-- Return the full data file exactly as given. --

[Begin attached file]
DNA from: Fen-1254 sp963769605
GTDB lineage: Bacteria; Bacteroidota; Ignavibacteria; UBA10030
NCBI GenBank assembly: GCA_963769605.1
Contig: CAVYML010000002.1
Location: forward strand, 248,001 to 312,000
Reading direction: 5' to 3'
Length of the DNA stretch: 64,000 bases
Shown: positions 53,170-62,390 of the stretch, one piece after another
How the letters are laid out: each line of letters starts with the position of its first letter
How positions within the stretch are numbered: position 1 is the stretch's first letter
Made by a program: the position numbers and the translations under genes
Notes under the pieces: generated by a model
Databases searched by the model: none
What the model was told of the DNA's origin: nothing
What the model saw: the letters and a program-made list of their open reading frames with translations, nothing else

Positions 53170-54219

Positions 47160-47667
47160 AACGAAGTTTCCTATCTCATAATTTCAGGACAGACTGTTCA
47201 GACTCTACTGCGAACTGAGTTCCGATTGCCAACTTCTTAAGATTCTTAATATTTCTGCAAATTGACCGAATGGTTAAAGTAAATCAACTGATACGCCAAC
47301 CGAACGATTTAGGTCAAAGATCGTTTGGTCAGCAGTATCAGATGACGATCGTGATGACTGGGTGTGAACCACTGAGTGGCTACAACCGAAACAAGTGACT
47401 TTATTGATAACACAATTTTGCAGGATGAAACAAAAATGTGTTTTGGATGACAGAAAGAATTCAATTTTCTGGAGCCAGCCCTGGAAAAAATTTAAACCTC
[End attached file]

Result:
DNA from: Fen-1254 sp963769605
GTDB lineage: Bacteria; Bacteroidota; Ignavibacteria; UBA10030
NCBI GenBank assembly: GCA_963769605.1
Contig: CAVYML010000002.1
Location: forward strand, 248,001 to 312,000
Reading direction: 5' to 3'
Length of the DNA stretch: 64,000 bases
Shown: positions 53,170-62,390 of the stretch, one piece after another
How the letters are laid out: each line of letters starts with the position of its first letter
How positions within the stretch are numbered: position 1 is the stretch's first letter
Made by a program: the position numbers and the translations under genes
Notes under the pieces: generated by a model
Databases searched by the model: none
What the model was told of the DNA's origin: nothing
What the model saw: the letters and a program-made list of their open reading frames with translations, nothing else

Positions 53170-54219

Positions 47160-47667
47160 AACGAAGTTTCCTATCTCATAATTTCAGGACAGACTGTTCA
47201 GACTCTACTGCGAACTGAGTTCCGATTGCCAACTTCTTAAGATTCTTAATATTTCTGCAAATTGACCGAATGGTTAAAGTAAATCAACTGATACGCCAAC
47301 CGAACGATTTAGGTCAAAGATCGTTTGGTCAGCAGTATCAGATGACGATCGTGATGACTGGGTGTGAACCACTGAGTGGCTACAACCGAAACAAGTGACT
47401 TTATTGATAACACAATTTTGCAGGATGAAACAAAAATGTGTTTTGGATGACAGAAAGAATTCAATTTTCTGGAGCCAGCCCTGGAAAAAATTTAAACCTC